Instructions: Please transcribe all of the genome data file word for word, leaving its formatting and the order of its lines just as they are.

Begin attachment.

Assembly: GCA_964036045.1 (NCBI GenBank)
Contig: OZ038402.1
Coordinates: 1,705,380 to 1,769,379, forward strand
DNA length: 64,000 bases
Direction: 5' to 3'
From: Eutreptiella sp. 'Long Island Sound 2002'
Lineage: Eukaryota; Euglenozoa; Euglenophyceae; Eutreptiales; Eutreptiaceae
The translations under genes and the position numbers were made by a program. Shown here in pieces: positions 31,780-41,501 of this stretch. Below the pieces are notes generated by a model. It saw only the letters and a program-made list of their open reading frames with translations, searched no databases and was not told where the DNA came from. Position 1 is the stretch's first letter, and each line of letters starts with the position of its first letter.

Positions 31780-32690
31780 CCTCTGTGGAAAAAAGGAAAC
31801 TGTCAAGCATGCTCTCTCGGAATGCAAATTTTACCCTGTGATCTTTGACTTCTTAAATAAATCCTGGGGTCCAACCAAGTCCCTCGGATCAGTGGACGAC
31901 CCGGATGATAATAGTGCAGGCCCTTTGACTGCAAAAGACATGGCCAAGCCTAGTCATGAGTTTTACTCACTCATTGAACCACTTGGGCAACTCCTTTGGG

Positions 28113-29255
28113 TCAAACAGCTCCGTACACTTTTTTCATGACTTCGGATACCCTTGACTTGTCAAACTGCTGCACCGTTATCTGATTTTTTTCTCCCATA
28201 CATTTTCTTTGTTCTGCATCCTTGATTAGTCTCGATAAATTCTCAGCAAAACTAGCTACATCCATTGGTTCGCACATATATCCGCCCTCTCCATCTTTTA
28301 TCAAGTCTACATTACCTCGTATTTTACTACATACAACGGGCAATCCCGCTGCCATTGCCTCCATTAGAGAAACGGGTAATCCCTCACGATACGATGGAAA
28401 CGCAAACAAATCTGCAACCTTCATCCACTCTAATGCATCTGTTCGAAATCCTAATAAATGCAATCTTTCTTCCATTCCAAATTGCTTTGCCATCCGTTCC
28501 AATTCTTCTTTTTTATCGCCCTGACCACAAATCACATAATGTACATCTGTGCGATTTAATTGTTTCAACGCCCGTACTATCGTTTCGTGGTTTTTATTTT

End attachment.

Assembly: GCA_964036045.1 (NCBI GenBank)
Contig: OZ038402.1
Coordinates: 1,705,380 to 1,769,379, forward strand
DNA length: 64,000 bases
Direction: 5' to 3'
From: Eutreptiella sp. 'Long Island Sound 2002'
Lineage: Eukaryota; Euglenozoa; Euglenophyceae; Eutreptiales; Eutreptiaceae
The translations under genes and the position numbers were made by a program. Shown here in pieces: positions 31,780-41,501 of this stretch. Below the pieces are notes generated by a model. It saw only the letters and a program-made list of their open reading frames with translations, searched no databases and was not told where the DNA came from. Position 1 is the stretch's first letter, and each line of letters starts with the position of its first letter.

Positions 31780-32690
31780 CCTCTGTGGAAAAAAGGAAAC
31801 TGTCAAGCATGCTCTCTCGGAATGCAAATTTTACCCTGTGATCTTTGACTTCTTAAATAAATCCTGGGGTCCAACCAAGTCCCTCGGATCAGTGGACGAC
31901 CCGGATGATAATAGTGCAGGCCCTTTGACTGCAAAAGACATGGCCAAGCCTAGTCATGAGTTTTACTCACTCATTGAACCACTTGGGCAACTCCTTTGGG

Positions 28113-29255
28113 TCAAACAGCTCCGTACACTTTTTTCATGACTTCGGATACCCTTGACTTGTCAAACTGCTGCACCGTTATCTGATTTTTTTCTCCCATA
28201 CATTTTCTTTGTTCTGCATCCTTGATTAGTCTCGATAAATTCTCAGCAAAACTAGCTACATCCATTGGTTCGCACATATATCCGCCCTCTCCATCTTTTA
28301 TCAAGTCTACATTACCTCGTATTTTACTACATACAACGGGCAATCCCGCTGCCATTGCCTCCATTAGAGAAACGGGTAATCCCTCACGATACGATGGAAA
28401 CGCAAACAAATCTGCAACCTTCATCCACTCTAATGCATCTGTTCGAAATCCTAATAAATGCAATCTTTCTTCCATTCCAAATTGCTTTGCCATCCGTTCC
28501 AATTCTTCTTTTTTATCGCCCTGACCACAAATCACATAATGTACATCTGTGCGATTTAATTGTTTCAACGCCCGTACTATCGTTTCGTGGTTTTTATTTT